We are writing collectively to express our complete opposition to the City of Edinburgh Council’s proposals for the introduction of a Transient Visitor Levy (TVL)/tourist tax in the city.

Such a measure would be hugely damaging to the tourism and hospitality sector and undo much of the positive work that the Council has done to promote the city as a thriving tourist destination.

Edinburgh is a world-class tourist destination, bringing huge benefits to the city and residents through jobs, income and great places to eat, drink and visit. However, we live in a global, price-sensitive economy and any imposition of a tourist tax on consumers will inevitably lead to fewer visitors and lower spending, affecting jobs and investment. The tax proposed in Edinburgh will cost that city’s economy £45 million – £175 million if implemented across Scotland.

Hospitality is critical to the Scottish economy,directly employing 275,000 people and supporting about 30,000 jobs in Edinburgh. Total tourist spend in 2017 from Edinburgh visitors was £1.5bn. A visitor levy would have far reaching implications in terms of our attractiveness as a destination as well as diminishing overall spend. As we continue to navigate Brexit, now is not the time to be pushing Scotland further out of reach.


Edinburgh Council’s consultation ignores the fact that VAT on accommodation in Scotland (and across the UK) is much higher than virtually all other EU countries including those which levy some form of tourist or bed tax; the UK is one of only three EU countries not to apply a reduced rate of VAT to accommodation and tourism services. Additional taxes on Edinburgh businesses will only make the sector even less competitive at a time of great economic uncertainty.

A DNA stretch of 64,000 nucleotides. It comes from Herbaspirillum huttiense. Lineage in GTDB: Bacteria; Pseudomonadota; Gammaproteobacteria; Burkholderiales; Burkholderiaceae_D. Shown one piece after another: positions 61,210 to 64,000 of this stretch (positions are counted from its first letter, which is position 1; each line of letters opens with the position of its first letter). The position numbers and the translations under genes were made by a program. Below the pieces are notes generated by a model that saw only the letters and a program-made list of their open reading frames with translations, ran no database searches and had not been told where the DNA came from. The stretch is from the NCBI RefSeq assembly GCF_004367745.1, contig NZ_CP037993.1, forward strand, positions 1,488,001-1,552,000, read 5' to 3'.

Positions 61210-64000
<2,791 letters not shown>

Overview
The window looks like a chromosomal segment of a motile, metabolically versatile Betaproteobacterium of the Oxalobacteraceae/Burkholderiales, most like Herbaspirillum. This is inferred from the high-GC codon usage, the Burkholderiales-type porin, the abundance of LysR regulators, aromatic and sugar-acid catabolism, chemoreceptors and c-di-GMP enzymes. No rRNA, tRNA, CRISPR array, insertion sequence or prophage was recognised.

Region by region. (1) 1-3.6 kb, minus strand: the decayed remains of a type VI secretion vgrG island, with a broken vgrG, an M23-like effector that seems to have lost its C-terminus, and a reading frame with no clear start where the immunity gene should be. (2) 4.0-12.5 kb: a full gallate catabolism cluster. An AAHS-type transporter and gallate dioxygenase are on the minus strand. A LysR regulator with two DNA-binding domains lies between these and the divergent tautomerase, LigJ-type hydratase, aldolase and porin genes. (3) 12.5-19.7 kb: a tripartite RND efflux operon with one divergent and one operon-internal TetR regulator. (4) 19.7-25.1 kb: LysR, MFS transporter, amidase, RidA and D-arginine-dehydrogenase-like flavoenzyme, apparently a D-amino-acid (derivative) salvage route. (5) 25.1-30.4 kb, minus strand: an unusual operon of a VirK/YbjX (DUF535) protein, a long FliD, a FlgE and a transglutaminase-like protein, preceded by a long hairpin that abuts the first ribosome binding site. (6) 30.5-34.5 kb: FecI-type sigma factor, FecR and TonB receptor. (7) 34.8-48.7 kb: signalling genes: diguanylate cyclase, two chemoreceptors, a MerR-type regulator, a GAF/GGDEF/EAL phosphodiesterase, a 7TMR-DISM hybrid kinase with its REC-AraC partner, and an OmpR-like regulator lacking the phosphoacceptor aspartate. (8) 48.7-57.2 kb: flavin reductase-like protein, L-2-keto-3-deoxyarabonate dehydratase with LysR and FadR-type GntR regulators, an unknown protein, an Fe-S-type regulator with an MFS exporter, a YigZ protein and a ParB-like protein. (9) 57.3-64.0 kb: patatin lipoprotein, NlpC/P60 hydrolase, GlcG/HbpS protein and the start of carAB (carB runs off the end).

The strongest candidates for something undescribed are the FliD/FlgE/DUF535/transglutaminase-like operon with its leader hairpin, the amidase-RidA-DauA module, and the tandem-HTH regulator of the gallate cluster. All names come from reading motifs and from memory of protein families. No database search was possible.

The hospitality sector pays hundreds of millions of pounds in business rates, making a huge contribution to local authority services across Scotland, proportionately overpaying by more than any other in relation to revenue.

The consultation by Edinburgh Council pre-supposes support both for principle and the imposition of a tourist tax, support for which does not exist within the hospitality sector. Helpfully, the Scottish Government has intervened to hold a national conversation on the issue and we are engaging in that process. It is, however, important that Edinburgh Council does not pre-judge the outcome of that process.


Edinburgh Council needs to heed the voice of hospitality, drop its proposals and work with the sector to develop a dynamic and customer-focused strategy that will help keep the city – and Scotland as a whole – at the forefront of global destinations. 

Yours faithfully,


Kate Nicholls

Chief Executive, UK Hospitality


Calum Ross

Chair, UKH Scotland


Rob Paterson

Chief Executive, Best Western Hotels Great Britain


Russell Imrie 

Managing Director, Queensferry Hotels and on behalf of Edinburgh Hotels Association


Angela Vickers

Chief Executive, Apex Hotels


Margo Paterson

Chief Executive, Scottish Youth Hostels Association


Richard Mayne

Cluster General Manager, Radisson Hotels


David Weston

Chairman, Scottish Bed & Breakfast Association


Fiona Campbell

Chief Executive, Association of Scotland’s Self Caterers


Colin Wilkinson

Managing Director, Scottish Licensed Trade Association